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Re: Premiere Pro output question

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Timothy KurkoskiRe: Premiere Pro output question
by on Jul 24, 2006 at 10:27:14 pm

To get the best results, you should start a project in Premiere Pro that uses the 1280x800 settings. If you've already started working at a different resolution project, you can import that project into the new one. (You can't change a project's resolution once it's started, which is why you need to create a new one to use different settings.) Not using the native resolution of your LCD will result in one of three things:

1. Stretching, which will distort your images and look bad.
2. Scaling, which will expand your images. It could possibly create some artifacting but probably won't be bad.
3. Cropping, which will create black space around the outside of the slide show.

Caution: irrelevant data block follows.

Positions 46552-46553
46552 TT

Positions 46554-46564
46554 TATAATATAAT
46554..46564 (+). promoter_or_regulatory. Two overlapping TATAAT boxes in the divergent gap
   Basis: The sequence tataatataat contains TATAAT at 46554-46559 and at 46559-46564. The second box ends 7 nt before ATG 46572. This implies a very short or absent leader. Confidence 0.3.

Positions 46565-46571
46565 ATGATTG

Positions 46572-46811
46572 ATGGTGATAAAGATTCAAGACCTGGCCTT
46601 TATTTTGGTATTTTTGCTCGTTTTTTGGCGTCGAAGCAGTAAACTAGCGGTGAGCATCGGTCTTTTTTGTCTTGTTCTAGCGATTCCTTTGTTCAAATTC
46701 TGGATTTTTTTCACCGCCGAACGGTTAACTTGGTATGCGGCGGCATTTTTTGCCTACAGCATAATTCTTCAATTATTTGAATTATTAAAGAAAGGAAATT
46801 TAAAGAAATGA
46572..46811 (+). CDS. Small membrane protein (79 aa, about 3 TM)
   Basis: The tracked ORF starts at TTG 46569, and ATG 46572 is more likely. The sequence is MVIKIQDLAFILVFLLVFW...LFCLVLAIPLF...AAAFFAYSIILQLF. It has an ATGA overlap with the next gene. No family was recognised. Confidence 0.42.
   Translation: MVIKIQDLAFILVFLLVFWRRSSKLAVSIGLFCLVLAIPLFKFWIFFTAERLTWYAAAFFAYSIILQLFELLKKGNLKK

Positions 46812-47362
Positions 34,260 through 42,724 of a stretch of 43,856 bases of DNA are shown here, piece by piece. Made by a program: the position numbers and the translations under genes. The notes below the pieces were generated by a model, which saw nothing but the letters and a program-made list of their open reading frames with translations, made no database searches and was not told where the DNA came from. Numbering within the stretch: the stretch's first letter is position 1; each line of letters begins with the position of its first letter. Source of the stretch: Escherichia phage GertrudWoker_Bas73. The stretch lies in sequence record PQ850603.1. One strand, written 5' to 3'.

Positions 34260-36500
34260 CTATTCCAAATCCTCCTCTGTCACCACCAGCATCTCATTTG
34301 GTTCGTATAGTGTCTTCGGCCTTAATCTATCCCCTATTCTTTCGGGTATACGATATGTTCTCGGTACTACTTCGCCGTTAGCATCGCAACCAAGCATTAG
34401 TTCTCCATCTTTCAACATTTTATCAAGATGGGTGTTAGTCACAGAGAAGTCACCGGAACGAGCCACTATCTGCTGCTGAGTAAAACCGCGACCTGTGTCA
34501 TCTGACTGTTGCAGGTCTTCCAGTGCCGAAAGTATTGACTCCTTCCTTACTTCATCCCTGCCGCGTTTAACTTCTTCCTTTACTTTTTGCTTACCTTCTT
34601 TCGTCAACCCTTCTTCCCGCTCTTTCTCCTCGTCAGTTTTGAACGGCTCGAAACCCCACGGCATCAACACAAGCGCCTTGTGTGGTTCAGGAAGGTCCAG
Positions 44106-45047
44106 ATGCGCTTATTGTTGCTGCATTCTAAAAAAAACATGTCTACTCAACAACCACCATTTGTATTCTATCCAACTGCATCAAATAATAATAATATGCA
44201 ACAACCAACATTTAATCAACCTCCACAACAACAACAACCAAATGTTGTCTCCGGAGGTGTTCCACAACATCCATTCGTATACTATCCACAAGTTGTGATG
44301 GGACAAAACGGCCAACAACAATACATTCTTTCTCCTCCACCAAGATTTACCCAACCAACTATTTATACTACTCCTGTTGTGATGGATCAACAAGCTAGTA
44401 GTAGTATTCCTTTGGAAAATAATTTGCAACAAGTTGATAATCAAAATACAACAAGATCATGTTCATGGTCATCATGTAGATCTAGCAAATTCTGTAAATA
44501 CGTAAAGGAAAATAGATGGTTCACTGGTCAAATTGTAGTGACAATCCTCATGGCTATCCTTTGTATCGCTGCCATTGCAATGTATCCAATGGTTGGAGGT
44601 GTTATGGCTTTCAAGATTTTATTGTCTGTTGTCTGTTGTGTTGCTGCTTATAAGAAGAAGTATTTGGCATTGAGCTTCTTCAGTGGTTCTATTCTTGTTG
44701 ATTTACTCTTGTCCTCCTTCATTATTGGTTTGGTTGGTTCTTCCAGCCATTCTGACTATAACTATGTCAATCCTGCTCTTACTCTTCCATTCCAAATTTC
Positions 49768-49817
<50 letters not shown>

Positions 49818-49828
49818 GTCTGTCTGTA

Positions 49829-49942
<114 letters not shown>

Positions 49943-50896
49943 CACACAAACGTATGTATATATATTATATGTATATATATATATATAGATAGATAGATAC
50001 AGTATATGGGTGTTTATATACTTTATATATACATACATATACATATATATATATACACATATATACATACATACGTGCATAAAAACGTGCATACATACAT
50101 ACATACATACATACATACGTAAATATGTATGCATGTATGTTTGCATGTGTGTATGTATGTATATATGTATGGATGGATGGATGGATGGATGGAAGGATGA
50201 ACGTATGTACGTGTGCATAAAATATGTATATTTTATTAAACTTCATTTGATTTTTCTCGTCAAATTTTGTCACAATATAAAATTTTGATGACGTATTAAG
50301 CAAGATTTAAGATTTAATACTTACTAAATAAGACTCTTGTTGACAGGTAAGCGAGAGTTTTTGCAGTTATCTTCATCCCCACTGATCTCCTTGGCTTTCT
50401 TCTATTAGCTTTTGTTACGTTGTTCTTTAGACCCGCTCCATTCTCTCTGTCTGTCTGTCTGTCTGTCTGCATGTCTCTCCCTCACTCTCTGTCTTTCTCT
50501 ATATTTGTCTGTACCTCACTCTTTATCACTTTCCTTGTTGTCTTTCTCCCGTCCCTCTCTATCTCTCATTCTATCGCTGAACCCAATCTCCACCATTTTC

Whether or not you burn the DVD with Premiere Pro depends on what you want to do with the disc. Premiere Pro 2.0 allows you to create some limited menus, but without a lot of customization. Premiere Pro 1.x only allows you to create a disc without menus (playback begins when you start the disc). A DVD authoring program, like Adobe Encore DVD, lets you create custom menus and do a lot more with the disc.

If you do use an authoring program, you would export from Premiere Pro as an MPEG-2 or AVI file. The video data on a DVD is in the MPEG-2 format, but it is inside a special file wrapper (a .VOB file). Additionally, the MPEG-2 format has to meet certain specifications. Premiere Pro has presets for all of this and will create a DVD compatible MPEG-2 file for you. Most authoring programs can take file formats other than MPEG-2 and convert them for you, but AVI is the recommended format if this is the case- WMV is highly compressed and could result in a loss of quality.

(.DVD is not a file format used by DVD video discs.)


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